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Alternative namesVertebral angiogram; Angiography - head; Carotid angiogram
DefinitionThe arteries are not normally seen in an X-ray , so a contrast dye is injected into one or more arteries to make them visible. For the cerebral angiography, the contrast dye is injected into one or both of the carotid and/or vertebral arteries that are in the neck.
How the test is performed
This test is done in the hospital. You will be asked to lie on the X-ray table. Your head is positioned and immobilized by using a strap, tape, or sandbags. Electrocardiogram (ECG) leads are taped to your arms and legs to monitor your heart during the test.
The area where the contrast dye will be injected is shaved and cleansed. The site is usually in the leg. You are given a local anesthetic, the artery is punctured, and a needle is inserted into the artery.
The contrast dye is then injected into the neck area through the catheter, and the X-ray pictures are taken. The catheter is kept open by flushing it periodically with a saline solution containing heparin, which will keep the blood in the catheter from clotting. Your pulse, blood pressure, and breathing are monitored during the procedure.
Digital Subtraction Angiography (DSI) uses a computer to "subtract" out the bones and tissues in the region viewed such that only the vessels filled with contrast are seen.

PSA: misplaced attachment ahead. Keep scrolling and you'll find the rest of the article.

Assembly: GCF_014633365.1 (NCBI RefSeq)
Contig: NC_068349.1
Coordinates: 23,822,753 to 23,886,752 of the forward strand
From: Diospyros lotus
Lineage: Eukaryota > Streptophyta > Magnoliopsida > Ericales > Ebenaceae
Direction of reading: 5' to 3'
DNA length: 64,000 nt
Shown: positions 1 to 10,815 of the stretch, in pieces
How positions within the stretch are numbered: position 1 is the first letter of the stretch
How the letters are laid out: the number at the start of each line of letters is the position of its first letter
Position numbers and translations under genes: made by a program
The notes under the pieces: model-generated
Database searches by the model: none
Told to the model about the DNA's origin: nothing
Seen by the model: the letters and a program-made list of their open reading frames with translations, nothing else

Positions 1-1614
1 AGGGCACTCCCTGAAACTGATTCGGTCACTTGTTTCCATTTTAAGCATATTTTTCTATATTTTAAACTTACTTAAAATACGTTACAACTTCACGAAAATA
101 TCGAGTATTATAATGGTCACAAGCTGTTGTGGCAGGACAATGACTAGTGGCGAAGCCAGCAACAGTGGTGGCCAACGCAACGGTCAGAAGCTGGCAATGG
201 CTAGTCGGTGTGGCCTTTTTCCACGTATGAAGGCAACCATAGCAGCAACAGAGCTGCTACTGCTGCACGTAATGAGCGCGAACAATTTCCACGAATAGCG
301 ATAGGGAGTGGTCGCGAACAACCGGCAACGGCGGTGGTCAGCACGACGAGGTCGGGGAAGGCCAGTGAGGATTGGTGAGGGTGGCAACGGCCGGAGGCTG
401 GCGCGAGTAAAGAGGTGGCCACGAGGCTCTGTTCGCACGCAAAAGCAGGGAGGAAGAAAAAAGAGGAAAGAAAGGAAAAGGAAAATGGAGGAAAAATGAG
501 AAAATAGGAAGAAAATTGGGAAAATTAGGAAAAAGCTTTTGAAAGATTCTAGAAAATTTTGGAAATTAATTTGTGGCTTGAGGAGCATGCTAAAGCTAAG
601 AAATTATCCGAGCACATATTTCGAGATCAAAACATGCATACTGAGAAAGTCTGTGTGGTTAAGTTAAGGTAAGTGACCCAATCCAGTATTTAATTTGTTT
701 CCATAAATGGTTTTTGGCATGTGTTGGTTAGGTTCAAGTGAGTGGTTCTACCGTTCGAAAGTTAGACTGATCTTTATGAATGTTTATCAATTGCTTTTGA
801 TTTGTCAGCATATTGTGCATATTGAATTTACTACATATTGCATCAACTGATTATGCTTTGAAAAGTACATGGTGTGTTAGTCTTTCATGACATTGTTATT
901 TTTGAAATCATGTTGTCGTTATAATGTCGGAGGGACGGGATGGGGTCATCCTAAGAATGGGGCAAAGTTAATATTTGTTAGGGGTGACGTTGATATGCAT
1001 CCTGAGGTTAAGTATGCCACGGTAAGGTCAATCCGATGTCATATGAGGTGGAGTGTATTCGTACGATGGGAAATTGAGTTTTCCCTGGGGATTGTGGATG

How to prepare for the test
The physical and psychological preparation you can provide for this or any test or procedure depends on your child's age, interests, previous experiences, and level of trust. For specific information regarding how you can prepare your child, see the following topics as they correspond to your child's age:
How the test will feelThe X-ray table may be hard and cold, but you may ask for a blanket or pillow. There is a brief sting when the local anesthetic is given. This does not numb the artery, so there will be brief, sharp pain as the catheter is inserted into the artery. There is a slight feeling of pressure as the catheter is advanced.
As the dye is injected, there may be a warmth or burning sensation. You may experience a slight headache or feel flushed on the side of the face. There may be slight tenderness and bruising at the site of the injection after the test.
Why the test is performedThe test is most frequently used to confirm cases of stroke , tumor , bulging of the artery walls, a clot , a narrowing of the arteries, and to evaluate the arteries of the head and neck before a corrective surgery. It is used to get more exact information after something abnormal has been detected by an MRI or CT scan of the head such as bleeding within the brain.
What abnormal results meanIf the contrast dye flows out of the blood vessel, it may indicate internal bleeding. Narrowed arteries may suggest cholesterol deposits, a spasm, or inherited disorders. If the vessels are displaced, it may be caused by tumors or bleeding within the skull, aneurysm (bulging of the artery walls), or malformation.
Additional conditions under which the test may be performed:
What the risks are
There is the possibility of significant complications:
Notify your health care provider immediately if you have:
Update Date: 4/22/2003Benjamin Taragin, M.D., Department of Radiology, Columbia Presbyterian Medical Center, New York, NY. Review Provided by VeriMed Healthcare Network.
Last updated: Tue, 06 Jan 2009 00:20:03 GMT